TORONTO, Jan 6 (Reuters) - An Ontario judge has ruled
that a C$50 billion ($48.82 billion) lawsuit against a group of
14 tobacco companies can proceed, after rejecting an application
to dismiss the lawsuit by a group of seven companies.
Canada's most populous province launched the lawsuit in
2009, seeking past and ongoing healthcare costs borne by
taxpayers due to tobacco-related illness since 1955.
The decision was announced by the Ontario attorney general
on Friday. The companies named include Rothmans Benson &
which is partly owned by Philip Morris, Imperial Tobacco
Canada ltd, a unit of British American Tobacco, and
The lawsuit alleges the companies knew about the
addictiveness of cigarettes and the health risks they posed and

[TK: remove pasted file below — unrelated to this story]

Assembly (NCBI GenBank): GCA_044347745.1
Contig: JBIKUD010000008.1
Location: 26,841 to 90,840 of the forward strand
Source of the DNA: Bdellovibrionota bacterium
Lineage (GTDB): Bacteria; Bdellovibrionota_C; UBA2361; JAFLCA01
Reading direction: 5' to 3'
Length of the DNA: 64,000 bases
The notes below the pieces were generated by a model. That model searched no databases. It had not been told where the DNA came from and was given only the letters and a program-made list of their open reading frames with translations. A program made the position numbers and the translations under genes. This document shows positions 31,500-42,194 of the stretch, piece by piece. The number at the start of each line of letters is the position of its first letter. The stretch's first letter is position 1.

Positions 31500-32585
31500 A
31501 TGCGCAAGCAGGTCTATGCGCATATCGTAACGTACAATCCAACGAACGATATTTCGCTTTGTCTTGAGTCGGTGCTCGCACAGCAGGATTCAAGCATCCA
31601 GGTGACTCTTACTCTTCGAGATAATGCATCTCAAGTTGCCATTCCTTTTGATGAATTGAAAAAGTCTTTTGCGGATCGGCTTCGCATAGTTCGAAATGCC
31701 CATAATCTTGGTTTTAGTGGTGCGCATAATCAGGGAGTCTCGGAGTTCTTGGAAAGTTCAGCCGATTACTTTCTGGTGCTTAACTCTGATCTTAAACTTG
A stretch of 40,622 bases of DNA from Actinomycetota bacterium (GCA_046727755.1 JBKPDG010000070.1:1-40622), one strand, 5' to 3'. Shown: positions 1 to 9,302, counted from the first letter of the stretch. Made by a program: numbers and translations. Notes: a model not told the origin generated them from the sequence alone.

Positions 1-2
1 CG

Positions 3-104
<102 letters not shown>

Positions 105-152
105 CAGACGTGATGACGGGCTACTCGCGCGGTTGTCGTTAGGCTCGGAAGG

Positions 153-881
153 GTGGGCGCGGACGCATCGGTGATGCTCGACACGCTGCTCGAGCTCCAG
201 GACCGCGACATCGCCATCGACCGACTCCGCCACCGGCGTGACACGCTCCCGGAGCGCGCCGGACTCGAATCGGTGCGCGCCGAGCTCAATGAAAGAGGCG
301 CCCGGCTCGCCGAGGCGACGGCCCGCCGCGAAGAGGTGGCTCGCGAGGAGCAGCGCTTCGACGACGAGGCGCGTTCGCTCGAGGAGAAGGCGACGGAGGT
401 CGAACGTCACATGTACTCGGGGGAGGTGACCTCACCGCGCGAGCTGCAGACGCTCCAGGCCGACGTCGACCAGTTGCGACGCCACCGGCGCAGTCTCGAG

they deceived the public by misrepresenting those risks. The
companies have denied the claims.
The application from seven companies sought a dismissal on
the basis that the court had no jurisdiction over them.
The tobacco industry is facing suits from several provinces
seeking to recoup healthcare costs. In Canada, the public
healthcare system is administered by each of the 10 provinces.
"We are pleased with the court's decision which paves the
way for Ontario's lawsuit to continue," the attorney general
said in the statement.
Ontario is struggling to rein in its C$16 billion deficit,
the deepest budget gap of any Canadian province, and healthcare
is by far its biggest expense.
The government said smoking is the leading cause of
premature death and illness in Ontario and costs the healthcare
system C$1.6 billion annually.
The decision follows a Supreme Court of Canada decision in
July that ruled the federal government is not liable for damages
from health-related lawsuits.
(Reporting by Cameron French)
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